Amy studies to earn a scholarship to Ohio State so that she can become a vet. At a party, she runs into her close friend Paul. He persuades her to drive the truck he is taking into a fracking station to help sabotage a fracking plant. Plans go awry, and Amy ends up killing a guard--though nobody beyond Paul initially knows she is involved. From there, her nightmare widens. 

Perhaps the best social and political context for Lady Chevy  is China Mieville's 2015 essay “On Social Sadism:" ( Woods makes art out of the sadism Mieville describes as endemic to neo-liberalism: in Woods's telling, Barnesville is one of the locus points on which a neo-capitalist culture of power has unleashed its fury. Mieville's concepts of "a normalised sadism" emerges concretely in this novel. Woods's description of poisonous fracking, is the language of rape:

The earth trembles beneath us, hydraulic blasting, deep groans in the subterranean dark. Chemicals strip away shale, seep into the aquifers, contaminate the soil, and extract natural gas to feed our nation.

and becomes an embodiment of Ann Coulter "gloss" of Genesis 1:28:
God said so: Go forth, be fruitful, multiply, and rape the planet — it’s yours.’ (Mieville)
The larger society's cruelty is inscribed on Amy's body (an added "value" of her 270 pounds is more opportunity for shaming) and those of her family and neighbors, who alternatively are filled with abject self loathing and an equal and opposite will to suppress compassion to present themselves as ruthlessly  "strong." When not abject, they become the mirrors of the dominant sadism.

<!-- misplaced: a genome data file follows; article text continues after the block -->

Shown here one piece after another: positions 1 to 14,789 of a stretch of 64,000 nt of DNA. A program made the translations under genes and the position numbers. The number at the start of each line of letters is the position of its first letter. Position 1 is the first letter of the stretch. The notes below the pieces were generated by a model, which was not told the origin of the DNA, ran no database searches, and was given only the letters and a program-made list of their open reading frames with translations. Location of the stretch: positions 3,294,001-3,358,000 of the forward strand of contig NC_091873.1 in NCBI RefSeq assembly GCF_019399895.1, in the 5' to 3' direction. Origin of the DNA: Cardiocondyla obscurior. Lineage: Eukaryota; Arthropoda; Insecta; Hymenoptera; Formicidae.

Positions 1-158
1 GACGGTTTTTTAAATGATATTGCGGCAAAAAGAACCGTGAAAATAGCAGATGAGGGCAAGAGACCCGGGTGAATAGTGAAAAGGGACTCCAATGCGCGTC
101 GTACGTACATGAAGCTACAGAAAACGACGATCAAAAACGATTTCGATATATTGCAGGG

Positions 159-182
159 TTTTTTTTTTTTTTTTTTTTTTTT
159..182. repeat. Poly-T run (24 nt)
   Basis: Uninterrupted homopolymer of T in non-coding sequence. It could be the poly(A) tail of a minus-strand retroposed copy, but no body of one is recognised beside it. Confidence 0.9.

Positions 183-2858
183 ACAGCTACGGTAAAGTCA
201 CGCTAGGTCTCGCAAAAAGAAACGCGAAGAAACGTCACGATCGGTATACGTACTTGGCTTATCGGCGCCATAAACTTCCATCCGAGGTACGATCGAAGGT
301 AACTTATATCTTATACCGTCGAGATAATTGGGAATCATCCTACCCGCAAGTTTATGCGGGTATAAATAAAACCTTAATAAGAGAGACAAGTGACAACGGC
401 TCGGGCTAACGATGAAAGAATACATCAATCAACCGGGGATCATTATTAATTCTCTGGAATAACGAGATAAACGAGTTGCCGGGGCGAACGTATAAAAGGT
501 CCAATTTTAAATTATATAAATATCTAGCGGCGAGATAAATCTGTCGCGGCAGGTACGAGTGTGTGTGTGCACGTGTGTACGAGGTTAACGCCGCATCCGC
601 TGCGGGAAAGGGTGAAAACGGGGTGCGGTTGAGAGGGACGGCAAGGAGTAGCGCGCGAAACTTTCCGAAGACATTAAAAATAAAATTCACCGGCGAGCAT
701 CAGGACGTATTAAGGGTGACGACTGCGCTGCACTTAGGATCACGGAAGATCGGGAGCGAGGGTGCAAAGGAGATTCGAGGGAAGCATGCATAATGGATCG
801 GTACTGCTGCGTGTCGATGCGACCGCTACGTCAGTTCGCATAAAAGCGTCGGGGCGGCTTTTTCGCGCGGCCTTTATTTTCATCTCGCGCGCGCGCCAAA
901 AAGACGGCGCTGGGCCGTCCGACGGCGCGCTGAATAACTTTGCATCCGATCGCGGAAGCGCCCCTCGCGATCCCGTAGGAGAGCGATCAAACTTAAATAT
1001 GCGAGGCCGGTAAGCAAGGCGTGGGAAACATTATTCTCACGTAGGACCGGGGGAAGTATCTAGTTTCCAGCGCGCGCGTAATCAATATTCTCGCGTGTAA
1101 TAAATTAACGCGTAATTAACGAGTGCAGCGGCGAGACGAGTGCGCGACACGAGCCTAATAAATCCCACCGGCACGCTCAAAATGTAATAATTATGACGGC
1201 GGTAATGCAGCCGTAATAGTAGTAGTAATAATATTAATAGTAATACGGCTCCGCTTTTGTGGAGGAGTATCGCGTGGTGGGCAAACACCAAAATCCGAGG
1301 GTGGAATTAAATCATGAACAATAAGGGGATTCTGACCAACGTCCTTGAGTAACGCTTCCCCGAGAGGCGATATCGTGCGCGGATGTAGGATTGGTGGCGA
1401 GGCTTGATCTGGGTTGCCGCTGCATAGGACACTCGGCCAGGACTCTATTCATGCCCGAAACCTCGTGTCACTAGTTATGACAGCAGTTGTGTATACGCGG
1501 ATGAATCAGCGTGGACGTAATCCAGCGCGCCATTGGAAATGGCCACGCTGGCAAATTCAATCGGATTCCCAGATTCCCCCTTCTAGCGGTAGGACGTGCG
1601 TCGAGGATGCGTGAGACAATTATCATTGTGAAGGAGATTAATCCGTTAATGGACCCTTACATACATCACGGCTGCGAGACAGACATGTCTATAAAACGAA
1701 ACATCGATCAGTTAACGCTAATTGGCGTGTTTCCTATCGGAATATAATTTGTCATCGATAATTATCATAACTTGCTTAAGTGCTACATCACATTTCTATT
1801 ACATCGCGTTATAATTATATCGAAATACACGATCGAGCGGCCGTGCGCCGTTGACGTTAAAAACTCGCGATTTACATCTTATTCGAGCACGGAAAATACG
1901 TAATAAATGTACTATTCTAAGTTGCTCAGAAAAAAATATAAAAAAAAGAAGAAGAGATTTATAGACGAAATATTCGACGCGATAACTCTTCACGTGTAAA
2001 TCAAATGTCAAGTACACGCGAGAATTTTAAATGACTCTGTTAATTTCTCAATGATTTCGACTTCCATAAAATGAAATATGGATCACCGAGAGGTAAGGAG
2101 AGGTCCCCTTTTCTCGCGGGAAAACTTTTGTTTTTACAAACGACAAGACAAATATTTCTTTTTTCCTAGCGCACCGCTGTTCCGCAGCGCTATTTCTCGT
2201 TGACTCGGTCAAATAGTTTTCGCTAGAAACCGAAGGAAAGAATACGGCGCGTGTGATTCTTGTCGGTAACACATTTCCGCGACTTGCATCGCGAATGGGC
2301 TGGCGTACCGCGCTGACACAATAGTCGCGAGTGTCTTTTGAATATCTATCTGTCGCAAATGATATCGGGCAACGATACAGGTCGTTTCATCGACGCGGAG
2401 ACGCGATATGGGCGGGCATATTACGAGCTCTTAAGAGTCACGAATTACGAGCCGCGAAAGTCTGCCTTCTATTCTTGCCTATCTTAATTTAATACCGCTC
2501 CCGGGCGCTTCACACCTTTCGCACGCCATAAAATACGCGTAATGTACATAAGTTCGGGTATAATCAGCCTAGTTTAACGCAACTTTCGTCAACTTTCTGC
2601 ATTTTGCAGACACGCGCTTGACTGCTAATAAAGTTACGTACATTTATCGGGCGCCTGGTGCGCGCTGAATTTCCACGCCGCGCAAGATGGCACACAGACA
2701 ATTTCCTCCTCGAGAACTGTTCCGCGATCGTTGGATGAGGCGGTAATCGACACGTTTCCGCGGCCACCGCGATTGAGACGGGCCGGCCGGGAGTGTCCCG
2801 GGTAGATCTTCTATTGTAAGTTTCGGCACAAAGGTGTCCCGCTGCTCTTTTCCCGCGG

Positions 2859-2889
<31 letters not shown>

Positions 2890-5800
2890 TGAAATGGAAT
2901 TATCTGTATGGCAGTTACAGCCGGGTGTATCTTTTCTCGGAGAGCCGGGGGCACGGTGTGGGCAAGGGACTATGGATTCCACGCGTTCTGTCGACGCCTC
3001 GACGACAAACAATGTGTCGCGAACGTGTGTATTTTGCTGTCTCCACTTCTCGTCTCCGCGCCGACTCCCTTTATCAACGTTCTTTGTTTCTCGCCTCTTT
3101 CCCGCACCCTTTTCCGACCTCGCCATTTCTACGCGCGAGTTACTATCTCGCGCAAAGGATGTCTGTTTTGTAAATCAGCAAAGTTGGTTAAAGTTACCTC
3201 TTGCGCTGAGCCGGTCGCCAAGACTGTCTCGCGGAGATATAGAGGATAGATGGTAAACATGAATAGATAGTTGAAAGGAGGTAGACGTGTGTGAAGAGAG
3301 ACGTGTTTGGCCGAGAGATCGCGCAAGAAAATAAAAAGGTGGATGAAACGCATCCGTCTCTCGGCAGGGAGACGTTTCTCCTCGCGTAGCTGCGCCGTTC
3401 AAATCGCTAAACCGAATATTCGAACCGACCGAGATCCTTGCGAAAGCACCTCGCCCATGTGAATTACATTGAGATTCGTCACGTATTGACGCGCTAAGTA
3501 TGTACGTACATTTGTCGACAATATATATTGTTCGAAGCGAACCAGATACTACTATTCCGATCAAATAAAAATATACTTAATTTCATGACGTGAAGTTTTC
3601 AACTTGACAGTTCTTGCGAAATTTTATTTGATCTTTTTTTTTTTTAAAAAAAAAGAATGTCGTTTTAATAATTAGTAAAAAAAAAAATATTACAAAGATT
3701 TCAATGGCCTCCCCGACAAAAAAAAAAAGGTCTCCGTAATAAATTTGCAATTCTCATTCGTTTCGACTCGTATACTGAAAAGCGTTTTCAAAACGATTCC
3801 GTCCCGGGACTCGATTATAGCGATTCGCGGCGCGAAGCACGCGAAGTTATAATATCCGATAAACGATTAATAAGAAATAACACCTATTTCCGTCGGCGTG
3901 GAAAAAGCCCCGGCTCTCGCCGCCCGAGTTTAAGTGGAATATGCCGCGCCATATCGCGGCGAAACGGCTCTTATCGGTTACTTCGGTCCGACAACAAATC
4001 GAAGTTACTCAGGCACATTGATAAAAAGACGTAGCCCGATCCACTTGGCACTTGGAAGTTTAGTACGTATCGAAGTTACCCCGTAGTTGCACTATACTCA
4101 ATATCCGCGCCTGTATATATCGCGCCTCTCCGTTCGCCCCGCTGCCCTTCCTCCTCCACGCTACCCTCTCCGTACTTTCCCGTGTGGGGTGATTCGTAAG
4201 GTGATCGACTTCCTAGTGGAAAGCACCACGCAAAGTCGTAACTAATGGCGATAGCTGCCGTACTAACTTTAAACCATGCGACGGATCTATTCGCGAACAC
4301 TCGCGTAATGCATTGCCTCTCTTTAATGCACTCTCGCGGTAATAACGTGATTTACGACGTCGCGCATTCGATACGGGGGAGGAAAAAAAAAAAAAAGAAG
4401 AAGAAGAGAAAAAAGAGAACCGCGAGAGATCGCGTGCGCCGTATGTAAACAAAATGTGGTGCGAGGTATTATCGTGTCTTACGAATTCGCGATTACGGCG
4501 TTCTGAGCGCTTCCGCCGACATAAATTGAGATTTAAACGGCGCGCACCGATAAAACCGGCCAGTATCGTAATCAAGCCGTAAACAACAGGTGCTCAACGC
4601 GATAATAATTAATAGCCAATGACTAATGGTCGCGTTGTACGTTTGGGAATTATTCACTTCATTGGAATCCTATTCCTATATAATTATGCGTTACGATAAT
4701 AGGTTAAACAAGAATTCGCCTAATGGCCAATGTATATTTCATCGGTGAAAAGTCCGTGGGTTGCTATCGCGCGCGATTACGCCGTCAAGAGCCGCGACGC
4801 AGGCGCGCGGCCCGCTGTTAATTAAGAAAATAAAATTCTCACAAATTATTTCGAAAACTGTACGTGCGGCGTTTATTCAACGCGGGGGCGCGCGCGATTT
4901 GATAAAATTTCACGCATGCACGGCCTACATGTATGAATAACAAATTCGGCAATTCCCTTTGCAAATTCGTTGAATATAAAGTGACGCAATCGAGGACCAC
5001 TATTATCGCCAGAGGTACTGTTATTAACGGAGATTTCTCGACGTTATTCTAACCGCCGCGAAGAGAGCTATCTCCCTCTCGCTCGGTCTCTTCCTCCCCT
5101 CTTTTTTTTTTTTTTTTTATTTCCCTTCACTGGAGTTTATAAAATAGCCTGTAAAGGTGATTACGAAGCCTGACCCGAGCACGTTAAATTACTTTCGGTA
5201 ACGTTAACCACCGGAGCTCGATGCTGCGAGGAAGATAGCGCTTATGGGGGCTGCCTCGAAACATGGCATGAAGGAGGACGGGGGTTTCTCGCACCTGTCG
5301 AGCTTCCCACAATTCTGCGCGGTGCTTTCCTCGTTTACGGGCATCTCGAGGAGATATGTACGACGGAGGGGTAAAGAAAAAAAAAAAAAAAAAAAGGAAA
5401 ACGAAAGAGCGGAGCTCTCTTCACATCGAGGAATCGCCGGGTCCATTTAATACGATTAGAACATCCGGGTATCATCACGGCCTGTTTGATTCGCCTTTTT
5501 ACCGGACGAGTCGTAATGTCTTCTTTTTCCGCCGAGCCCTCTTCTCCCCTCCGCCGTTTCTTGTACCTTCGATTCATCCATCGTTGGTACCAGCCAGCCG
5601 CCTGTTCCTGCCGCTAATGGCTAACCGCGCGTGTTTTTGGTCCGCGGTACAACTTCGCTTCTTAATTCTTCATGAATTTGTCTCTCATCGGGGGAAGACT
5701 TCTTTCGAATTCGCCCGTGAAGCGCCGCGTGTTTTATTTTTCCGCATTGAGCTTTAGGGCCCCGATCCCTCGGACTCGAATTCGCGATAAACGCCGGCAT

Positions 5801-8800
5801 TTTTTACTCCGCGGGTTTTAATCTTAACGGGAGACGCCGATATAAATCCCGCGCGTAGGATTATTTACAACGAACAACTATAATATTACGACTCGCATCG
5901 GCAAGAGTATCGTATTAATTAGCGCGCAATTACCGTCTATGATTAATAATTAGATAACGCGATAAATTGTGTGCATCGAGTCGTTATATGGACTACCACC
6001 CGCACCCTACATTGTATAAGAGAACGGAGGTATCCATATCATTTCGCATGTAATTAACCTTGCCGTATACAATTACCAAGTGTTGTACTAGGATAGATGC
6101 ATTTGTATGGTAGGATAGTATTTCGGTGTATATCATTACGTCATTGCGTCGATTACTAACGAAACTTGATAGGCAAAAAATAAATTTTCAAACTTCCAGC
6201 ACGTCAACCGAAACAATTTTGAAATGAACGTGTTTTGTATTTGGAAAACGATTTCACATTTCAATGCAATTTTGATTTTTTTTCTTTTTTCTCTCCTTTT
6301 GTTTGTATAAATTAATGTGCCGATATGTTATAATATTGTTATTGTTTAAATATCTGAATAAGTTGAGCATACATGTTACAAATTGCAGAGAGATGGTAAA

The characters often lash themselves as harshly as the billionaire class berates them, and many internalize the ethic of the sociopath. To escape and to make something of herself is Amy's driving passion--but as the novel illustrates, for the poor, the cost of such a will for success becomes a never-ending horror story. Amy's deep temptation is to adopt a fascist morality, as articulated to her by Officer Hastings:
“God does not exist. Neither do human rights ...The strong know this, deep down. But we must return to a time long before Christian crosses and Jewish prophets, when the ideas of equality and good and evil were recognized as the idiocies they are”